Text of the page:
### Abstract

We consider coGapSVP_{√n}, a gap version of the shortest vector in a lattice problem. This problem is known to be in AM ∩ coNP but is not known to be in NP or in MA. We prove that it lies inside QMA, the quantum analogue of NP. This is the first non-trivial upper bound on the quantum complexity of a lattice problem. The proof relies on two novel ideas. First, we give a new characterization of QMA, called QMA+ formulation allows us to circumvent a problem which arises commonly in the context of QMA: the prover might use entanglement between different copies of the same state in order to cheat. The second idea involves using estimations of autocorrelation functions for verification. We make the important observation that autocorrelation functions are positive definite functions and using properties of such functions we severely restrict the prover's possibility to cheat. We hope that these ideas will lead to further developments in the field.

Original language | English (US) |
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Title of host publication | Proceedings - Annual IEEE Symposium on Foundations of Computer Science, FOCS |

Publisher | IEEE Computer Society |

Pages | 210-219 |

Number of pages | 10 |

Volume | 2003-January |

ISBN (Print) | 0769520405 |

DOIs | |

State | Published - 2003 |

Event | 44th Annual IEEE Symposium on Foundations of Computer Science, FOCS 2003 - Cambridge, United States Duration: Oct 11 2003 → Oct 14 2003 |

### Other

Other | 44th Annual IEEE Symposium on Foundations of Computer Science, FOCS 2003 |
---|---|

Country | United States |

City | Cambridge |

Period | 10/11/03 → 10/14/03 |

### Fingerprint

### Keywords

- Algorithm design and analysis
- Autocorrelation
- Computer science
- Cryptography
- Lattices
- Polynomials
- Quantum computing
- Quantum mechanics
- Upper bound

### ASJC Scopus subject areas

- Computer Science(all)

### Cite this

*Proceedings - Annual IEEE Symposium on Foundations of Computer Science, FOCS*(Vol. 2003-January, pp. 210-219). [1238195] IEEE Computer Society. https://doi.org/10.1109/SFCS.2003.1238195

**A lattice problem in quantum NP.** / Aharonov, D.; Regev, O.

Research output: Chapter in Book/Report/Conference proceeding › Conference contribution

*Proceedings - Annual IEEE Symposium on Foundations of Computer Science, FOCS.*vol. 2003-January, 1238195, IEEE Computer Society, pp. 210-219, 44th Annual IEEE Symposium on Foundations of Computer Science, FOCS 2003, Cambridge, United States, 10/11/03. https://doi.org/10.1109/SFCS.2003.1238195

}

TY - GEN

T1 - A lattice problem in quantum NP

AU - Aharonov, D.

AU - Regev, O.

PY - 2003

Y1 - 2003

N2 - We consider coGapSVP√n, a gap version of the shortest vector in a lattice problem. This problem is known to be in AM ∩ coNP but is not known to be in NP or in MA. We prove that it lies inside QMA, the quantum analogue of NP. This is the first non-trivial upper bound on the quantum complexity of a lattice problem. The proof relies on two novel ideas. First, we give a new characterization of QMA, called QMA+ formulation allows us to circumvent a problem which arises commonly in the context of QMA: the prover might use entanglement between different copies of the same state in order to cheat. The second idea involves using estimations of autocorrelation functions for verification. We make the important observation that autocorrelation functions are positive definite functions and using properties of such functions we severely restrict the prover's possibility to cheat. We hope that these ideas will lead to further developments in the field.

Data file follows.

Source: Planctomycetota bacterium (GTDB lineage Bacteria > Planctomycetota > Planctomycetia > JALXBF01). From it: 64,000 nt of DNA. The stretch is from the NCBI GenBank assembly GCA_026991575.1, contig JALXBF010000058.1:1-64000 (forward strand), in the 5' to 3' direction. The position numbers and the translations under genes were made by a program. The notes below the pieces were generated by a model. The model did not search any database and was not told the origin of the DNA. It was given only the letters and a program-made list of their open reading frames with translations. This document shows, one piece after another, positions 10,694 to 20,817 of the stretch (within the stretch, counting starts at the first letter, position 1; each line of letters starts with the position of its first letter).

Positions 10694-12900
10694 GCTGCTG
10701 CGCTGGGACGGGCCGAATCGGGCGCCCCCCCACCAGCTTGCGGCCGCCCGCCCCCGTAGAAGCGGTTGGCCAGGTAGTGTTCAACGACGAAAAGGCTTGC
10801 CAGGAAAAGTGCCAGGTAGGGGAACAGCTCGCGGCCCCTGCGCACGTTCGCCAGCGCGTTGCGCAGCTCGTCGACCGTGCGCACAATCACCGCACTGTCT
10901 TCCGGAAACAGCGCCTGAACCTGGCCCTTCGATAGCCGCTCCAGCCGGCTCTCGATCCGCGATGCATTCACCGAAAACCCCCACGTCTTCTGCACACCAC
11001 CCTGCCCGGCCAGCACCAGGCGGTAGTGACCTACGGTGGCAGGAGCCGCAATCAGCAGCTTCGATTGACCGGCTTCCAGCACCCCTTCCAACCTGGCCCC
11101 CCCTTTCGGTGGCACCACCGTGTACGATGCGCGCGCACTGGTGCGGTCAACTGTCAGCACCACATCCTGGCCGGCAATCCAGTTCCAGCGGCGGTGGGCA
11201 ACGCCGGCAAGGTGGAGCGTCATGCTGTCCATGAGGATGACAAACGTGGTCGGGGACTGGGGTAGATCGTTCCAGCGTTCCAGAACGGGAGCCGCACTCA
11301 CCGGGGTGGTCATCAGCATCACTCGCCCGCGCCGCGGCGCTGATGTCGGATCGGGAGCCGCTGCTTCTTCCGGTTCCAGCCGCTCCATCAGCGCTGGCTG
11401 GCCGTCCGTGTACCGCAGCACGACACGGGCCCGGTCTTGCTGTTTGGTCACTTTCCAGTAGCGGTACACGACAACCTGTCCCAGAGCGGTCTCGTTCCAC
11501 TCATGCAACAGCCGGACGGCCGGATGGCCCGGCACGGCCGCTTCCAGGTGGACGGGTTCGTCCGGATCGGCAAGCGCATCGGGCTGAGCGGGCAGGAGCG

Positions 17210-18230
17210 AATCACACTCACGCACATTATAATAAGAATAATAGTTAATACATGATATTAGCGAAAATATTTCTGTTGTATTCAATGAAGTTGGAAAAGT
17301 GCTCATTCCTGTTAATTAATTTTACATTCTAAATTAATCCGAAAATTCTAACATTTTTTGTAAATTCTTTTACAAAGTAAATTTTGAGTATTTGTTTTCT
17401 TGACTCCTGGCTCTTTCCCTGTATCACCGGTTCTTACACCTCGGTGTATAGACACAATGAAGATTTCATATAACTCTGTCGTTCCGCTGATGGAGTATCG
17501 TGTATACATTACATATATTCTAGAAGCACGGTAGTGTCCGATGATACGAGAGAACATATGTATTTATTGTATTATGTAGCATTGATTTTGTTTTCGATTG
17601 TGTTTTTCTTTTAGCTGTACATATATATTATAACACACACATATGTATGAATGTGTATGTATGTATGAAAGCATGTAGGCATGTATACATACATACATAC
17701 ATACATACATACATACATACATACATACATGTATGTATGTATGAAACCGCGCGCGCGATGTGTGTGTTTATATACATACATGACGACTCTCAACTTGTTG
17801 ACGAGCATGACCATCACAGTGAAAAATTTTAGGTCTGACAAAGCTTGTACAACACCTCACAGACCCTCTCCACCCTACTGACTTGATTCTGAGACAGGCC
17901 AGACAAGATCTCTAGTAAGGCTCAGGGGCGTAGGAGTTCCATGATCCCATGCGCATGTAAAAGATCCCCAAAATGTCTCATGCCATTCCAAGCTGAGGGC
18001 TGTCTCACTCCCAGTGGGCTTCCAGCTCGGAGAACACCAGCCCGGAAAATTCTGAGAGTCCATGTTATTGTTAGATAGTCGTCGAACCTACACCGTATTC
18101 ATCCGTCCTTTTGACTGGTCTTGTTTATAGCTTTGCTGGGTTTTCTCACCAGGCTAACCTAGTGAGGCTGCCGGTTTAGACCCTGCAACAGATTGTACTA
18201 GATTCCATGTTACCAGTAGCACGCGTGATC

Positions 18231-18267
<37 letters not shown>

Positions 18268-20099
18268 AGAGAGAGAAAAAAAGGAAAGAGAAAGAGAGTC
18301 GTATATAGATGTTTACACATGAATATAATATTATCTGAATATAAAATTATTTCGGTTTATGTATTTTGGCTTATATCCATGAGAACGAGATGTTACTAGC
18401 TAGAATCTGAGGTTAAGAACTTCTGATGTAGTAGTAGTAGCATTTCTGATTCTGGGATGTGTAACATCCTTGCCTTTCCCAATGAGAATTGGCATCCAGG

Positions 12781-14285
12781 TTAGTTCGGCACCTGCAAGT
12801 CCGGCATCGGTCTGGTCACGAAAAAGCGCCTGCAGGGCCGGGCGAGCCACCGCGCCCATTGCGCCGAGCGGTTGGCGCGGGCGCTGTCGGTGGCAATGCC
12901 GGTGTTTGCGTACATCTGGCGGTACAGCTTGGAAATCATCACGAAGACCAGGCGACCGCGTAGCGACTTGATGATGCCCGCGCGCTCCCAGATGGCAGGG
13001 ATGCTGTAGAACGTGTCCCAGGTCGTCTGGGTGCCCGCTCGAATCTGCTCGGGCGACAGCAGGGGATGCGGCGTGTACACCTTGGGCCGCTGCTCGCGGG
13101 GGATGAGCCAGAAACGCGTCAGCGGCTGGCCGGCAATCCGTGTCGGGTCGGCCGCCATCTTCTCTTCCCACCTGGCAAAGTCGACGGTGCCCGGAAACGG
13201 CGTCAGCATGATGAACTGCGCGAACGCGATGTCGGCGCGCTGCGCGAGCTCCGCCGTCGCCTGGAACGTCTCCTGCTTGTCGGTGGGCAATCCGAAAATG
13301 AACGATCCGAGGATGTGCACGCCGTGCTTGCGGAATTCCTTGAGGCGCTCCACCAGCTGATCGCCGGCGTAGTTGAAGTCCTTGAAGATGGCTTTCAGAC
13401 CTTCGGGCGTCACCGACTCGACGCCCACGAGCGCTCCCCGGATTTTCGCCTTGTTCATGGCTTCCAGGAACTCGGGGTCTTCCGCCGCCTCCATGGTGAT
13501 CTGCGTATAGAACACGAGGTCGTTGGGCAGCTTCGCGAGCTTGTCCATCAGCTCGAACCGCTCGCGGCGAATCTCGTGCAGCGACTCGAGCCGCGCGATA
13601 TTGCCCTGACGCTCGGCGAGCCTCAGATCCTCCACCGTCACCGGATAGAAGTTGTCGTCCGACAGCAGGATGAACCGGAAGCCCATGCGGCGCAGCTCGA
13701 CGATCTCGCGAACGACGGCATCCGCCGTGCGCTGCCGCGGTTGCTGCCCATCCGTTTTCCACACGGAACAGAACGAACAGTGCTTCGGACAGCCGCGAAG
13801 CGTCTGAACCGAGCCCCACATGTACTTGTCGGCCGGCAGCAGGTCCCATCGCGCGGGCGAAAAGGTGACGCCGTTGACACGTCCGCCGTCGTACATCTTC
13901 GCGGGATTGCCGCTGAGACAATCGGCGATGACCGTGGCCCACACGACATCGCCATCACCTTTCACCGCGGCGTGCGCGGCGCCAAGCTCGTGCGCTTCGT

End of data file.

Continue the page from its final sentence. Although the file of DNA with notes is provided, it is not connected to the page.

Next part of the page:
AB - We consider coGapSVP√n, a gap version of the shortest vector in a lattice problem. This problem is known to be in AM ∩ coNP but is not known to be in NP or in MA. We prove that it lies inside QMA, the quantum analogue of NP. This is the first non-trivial upper bound on the quantum complexity of a lattice problem. The proof relies on two novel ideas. First, we give a new characterization of QMA, called QMA+ formulation allows us to circumvent a problem which arises commonly in the context of QMA: the prover might use entanglement between different copies of the same state in order to cheat. The second idea involves using estimations of autocorrelation functions for verification. We make the important observation that autocorrelation functions are positive definite functions and using properties of such functions we severely restrict the prover's possibility to cheat. We hope that these ideas will lead to further developments in the field.

KW - Algorithm design and analysis

KW - Autocorrelation

KW - Computer science

KW - Cryptography

KW - Lattices

KW - Polynomials

KW - Quantum computing

KW - Quantum mechanics

KW - Upper bound

UR - http://www.scopus.com/inward/record.url?scp=84943399777&partnerID=8YFLogxK

UR - http://www.scopus.com/inward/citedby.url?scp=84943399777&partnerID=8YFLogxK

U2 - 10.1109/SFCS.2003.1238195

DO - 10.1109/SFCS.2003.1238195

M3 - Conference contribution

AN - SCOPUS:0345412697

SN - 0769520405

VL - 2003-January

SP - 210

EP - 219

BT - Proceedings - Annual IEEE Symposium on Foundations of Computer Science, FOCS

PB - IEEE Computer Society

ER -